R3, and R4, or R3 and R4 ', taken together may form a ring consisting of a total of 3-7 atoms in the backbone of said ring; said ring may comprise one or two heteroatoms in its backbone; and said ring may bear additional substituents or be unsubstituted;

R80 represents an aryl, cycloalkyl, cycloalkenyl, heterocyclyl, or polycyclyl group; and

m is an integer in the range 0 to 8 inclusive.

In certain embodiments, the compounds of the present invention are represented by generalized structure 1 and the attendant definitions, wherein A represents a fused six-membered ring.

In certain embodiments, the compounds of the present invention are represented by generalized structure 1 and the attendant definitions, wherein B represents a fused six-membered ring.

In certain embodiments, the compounds of the present invention are represented by generalized structure 1 and the attendant definitions, wherein X represents NR.

In certain embodiments, the compounds of the present invention are represented by generalized structure 1 and the attendant definitions, wherein Y represents NR.

In certain embodiments, the compounds of the present invention are represented by generalized structure 1 and the attendant definitions, wherein X represents NR; and Y represents NR.

In certain embodiments, the compounds of the present invention are represented by generalized structure 1 and the attendant definitions, wherein R1 is H or lower alkyl.

In certain embodiments, the compounds of the present invention are represented by generalized structure 1 and the attendant definitions, wherein R5 occurs once and is selected from the group consisting of alkynyl, trifluoromethyl, halogen, and lower alkyl ethers.

In certain embodiments, the compounds of the present invention are represented by generalized structure 1 and the attendant definitions, wherein R6 occurs once and represents a halogen.

In certain embodiments, the compounds of the present invention are represented by generalized structure 1 and the attendant definitions, wherein A represents a fused six-membered ring; B represents a fused six-membered ring; X represents NR; Y represents NR; R1 is H or lower alkyl; R5 occurs once and is selected from the group consisting of alkynyl, trifluoromethyl, halogen, and lower alkyl ethers; and R6 occurs once and represents a halogen.

In certain embodiments, compounds represented by generalized structure 1 display minimum inhibitory concentrations (MICs) below 10 μg/mL against certain Gram-positive bacteria, particularly methicillin-resistant Staphylococcus aureus, ciprofloxacin-resistant Staphylococcus aureus, and/or Streptococcus pneumoniae. In more preferred embodiments, the compounds have MIC values less than 7 μg/mL or even less than 1 μg/mL against such bacteria, particularly against methicillin-resistant Staphylococcus aureus or ciprofloxacin-resistant Staphylococcus aureus or both.

In certain embodiments, the present invention makes available novel antibacterial compounds represented by the general formula 2: ##STR23##

wherein

each of A and B independently represent fused rings selected from the group consisting of monocyclic or polycyclic cycloalkyls, cycloalkenyls, aryls, heteroaryls, and heterocyclic rings;

X represents CR2, NR, O, PR, S, AsR, or Se;

Y represents CR2, NR, O, PR, S, AsR, or Se;

R, R1, R2, R3, and R4, independently for each occurrence, represent hydrogen, halogen, alkyl, alkenyl, alkynyl, hydroxyl, alkoxyl, silyloxy, amino, nitro, sulfhydryl, alkylthio, imine, amide, phosphoryl, phosphonate, phosphine, carbonyl, carboxyl, carboxamide, anhydride, silyl, thioalkyl, alkylsulfonyl, arylsulfonyl, selenoalkyl, ketone, aldehyde, ester, heteroalkyl, nitrile, guanidine, amidine, acetal, ketal, amine oxide, aryl, heteroaryl, azide, aziridine, carbamate, epoxide, hydroxamic acid, imide, oxime, sulfonamide, thioamide, thiocarbamate, urea, thiourea, or --(CH2)m --R80 ;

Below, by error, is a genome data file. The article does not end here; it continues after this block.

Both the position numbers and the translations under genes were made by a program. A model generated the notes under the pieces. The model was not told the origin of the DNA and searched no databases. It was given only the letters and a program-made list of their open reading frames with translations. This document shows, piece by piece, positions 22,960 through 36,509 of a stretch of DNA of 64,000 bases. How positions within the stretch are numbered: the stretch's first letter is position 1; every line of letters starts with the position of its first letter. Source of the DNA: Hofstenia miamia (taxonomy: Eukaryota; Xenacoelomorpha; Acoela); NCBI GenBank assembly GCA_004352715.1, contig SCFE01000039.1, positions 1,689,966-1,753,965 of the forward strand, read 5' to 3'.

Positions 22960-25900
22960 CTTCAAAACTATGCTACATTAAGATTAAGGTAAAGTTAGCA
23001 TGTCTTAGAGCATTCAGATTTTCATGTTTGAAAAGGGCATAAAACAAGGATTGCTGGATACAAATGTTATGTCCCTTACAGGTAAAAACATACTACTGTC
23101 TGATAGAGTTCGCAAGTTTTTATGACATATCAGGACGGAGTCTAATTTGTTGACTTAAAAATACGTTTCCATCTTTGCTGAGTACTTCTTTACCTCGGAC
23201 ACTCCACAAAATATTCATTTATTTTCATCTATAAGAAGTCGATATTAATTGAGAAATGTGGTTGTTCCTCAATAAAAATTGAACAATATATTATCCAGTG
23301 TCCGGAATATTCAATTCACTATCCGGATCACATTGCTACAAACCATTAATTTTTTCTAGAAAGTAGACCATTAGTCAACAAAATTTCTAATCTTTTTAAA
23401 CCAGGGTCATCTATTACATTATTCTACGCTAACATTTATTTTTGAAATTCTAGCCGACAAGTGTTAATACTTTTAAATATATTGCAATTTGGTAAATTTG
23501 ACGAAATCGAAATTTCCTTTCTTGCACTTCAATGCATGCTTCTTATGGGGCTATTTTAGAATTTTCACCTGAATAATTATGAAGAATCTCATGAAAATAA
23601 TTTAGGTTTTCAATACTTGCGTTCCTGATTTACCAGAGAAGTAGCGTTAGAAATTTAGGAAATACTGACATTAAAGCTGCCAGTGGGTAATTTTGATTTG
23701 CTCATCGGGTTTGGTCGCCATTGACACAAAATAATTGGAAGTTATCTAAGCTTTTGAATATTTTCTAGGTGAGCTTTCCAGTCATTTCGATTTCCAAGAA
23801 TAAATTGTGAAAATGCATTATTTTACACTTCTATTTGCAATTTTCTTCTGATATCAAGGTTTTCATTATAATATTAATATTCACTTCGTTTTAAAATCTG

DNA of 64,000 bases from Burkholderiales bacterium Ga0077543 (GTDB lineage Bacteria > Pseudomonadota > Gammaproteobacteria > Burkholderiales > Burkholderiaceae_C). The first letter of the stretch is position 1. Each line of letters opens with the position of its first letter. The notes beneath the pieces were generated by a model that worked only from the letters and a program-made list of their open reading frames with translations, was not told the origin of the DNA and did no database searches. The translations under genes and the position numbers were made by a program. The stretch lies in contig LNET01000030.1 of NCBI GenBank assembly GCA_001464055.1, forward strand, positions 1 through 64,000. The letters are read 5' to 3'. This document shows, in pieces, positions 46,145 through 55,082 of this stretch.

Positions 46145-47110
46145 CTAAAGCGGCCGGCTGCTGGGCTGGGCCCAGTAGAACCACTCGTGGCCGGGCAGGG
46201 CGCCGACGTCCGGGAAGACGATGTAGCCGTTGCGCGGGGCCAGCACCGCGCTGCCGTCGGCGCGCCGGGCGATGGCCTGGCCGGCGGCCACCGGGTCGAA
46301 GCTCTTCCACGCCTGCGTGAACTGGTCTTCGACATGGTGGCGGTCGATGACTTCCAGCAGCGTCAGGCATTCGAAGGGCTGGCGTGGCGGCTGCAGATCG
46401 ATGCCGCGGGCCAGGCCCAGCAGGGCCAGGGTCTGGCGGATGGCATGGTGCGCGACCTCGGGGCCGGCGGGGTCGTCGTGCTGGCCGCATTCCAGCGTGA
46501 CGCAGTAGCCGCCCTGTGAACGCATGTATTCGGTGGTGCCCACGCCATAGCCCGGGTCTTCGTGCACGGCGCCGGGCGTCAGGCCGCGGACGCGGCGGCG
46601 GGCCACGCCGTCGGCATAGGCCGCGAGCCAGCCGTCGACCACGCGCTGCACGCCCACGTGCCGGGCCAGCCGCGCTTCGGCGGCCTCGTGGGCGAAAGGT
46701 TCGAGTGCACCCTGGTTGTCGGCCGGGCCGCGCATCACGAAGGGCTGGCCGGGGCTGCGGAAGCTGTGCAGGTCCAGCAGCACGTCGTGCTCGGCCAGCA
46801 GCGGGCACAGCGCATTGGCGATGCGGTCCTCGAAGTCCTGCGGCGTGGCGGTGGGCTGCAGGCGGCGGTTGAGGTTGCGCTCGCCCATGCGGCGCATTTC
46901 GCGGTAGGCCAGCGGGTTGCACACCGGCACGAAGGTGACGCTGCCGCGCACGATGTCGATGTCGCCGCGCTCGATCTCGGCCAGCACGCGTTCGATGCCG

A and B independently may be unsubstituted or substituted with R5 and R6, respectively, any number of times up to the maximum number permitted by the structures of A and B;

R5 and R6 represent, when present, independently for each occurrence, halogen, alkyl, alkenyl, alkynyl, hydroxyl, alkoxyl, silyloxy, amino, nitro, sulfhydryl, alkylthio, imine, amide, phosphoryl, phosphonate, phosphine, carbonyl, carboxyl, carboxamide, anhydride, silyl, thioalkyl, alkylsulfonyl, arylsulfonyl, selenoalkyl, ketone, aldehyde, ester, heteroalkyl, nitrile, guanidine, amidine, acetal, ketal, amine oxide, aryl, heteroaryl, azide, aziridine, carbamate, epoxide, hydroxamic acid, imide, oxime, sulfonamide, thioamide, thiocarbamate, urea, thiourea, or --(CH2)m --R80 ;

R3 and R4 taken together may form a ring consisting of a total of 3-7 atoms in the backbone of said ring; said ring may comprise one or two heteroatoms in its backbone; and said ring may bear additional substituents or be unsubstituted;

R80 represents an aryl, cycloalkyl, cycloalkenyl, heterocyclyl, or polycyclyl group; and

m is an integer in the range 0 to 8 inclusive.

In certain embodiments, the compounds of the present invention are represented by generalized structure 2 and the attendant definitions, wherein A represents a fused six-membered ring.

In certain embodiments, the compounds of the present invention are represented by generalized structure 2 and the attendant definitions, wherein B represents a fused six-membered ring.

In certain embodiments, the compounds of the present invention are represented by generalized structure 2 and the attendant definitions, wherein X represents NR.

In certain embodiments, the compounds of the present invention are represented by generalized structure 2 and the attendant definitions, wherein Y represents NR.

In certain embodiments, the compounds of the present invention are represented by generalized structure 2 and the attendant definitions, wherein X represents NR; and Y represents NR.